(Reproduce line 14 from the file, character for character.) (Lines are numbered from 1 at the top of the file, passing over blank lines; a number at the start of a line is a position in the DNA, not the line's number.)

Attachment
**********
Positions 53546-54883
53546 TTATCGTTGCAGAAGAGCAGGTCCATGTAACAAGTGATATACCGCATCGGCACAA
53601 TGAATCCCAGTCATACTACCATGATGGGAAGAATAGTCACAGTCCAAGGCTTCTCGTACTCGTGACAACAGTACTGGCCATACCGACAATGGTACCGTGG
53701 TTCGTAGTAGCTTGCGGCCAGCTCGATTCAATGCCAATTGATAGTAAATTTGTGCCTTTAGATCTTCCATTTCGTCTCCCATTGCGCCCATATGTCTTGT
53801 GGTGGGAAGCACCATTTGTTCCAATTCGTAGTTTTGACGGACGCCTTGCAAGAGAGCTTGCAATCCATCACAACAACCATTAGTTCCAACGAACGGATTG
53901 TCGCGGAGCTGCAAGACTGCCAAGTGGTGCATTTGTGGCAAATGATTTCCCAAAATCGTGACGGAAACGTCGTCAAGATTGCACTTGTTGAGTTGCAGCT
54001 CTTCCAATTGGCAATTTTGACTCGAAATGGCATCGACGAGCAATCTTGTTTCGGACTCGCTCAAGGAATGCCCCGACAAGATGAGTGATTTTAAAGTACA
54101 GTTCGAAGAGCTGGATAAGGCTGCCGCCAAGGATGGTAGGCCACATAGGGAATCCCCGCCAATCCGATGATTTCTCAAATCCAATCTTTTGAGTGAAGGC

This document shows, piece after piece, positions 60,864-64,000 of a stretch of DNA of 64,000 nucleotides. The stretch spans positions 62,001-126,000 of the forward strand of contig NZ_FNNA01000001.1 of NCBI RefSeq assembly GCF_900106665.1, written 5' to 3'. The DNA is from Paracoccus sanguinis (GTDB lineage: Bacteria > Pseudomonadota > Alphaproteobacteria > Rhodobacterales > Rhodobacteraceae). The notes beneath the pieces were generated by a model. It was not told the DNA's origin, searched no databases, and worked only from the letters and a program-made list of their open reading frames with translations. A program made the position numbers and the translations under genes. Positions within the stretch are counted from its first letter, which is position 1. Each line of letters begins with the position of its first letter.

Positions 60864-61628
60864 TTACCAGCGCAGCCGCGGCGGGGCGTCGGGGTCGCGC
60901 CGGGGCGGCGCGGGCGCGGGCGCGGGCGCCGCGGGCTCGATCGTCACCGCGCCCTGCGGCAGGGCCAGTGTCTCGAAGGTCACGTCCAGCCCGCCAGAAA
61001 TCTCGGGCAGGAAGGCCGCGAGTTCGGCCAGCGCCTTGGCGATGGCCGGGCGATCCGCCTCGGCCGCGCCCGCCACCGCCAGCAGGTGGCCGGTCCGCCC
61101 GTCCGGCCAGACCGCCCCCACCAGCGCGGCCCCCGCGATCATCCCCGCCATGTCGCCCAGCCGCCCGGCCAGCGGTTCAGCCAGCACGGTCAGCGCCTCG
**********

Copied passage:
61101 GTCCGGCCAGACCGCCCCCACCAGCGCGGCCCCCGCGATCATCCCCGCCATGTCGCCCAGCCGCCCGGCCAGCGGTTCAGCCAGCACGGTCAGCGCCTCG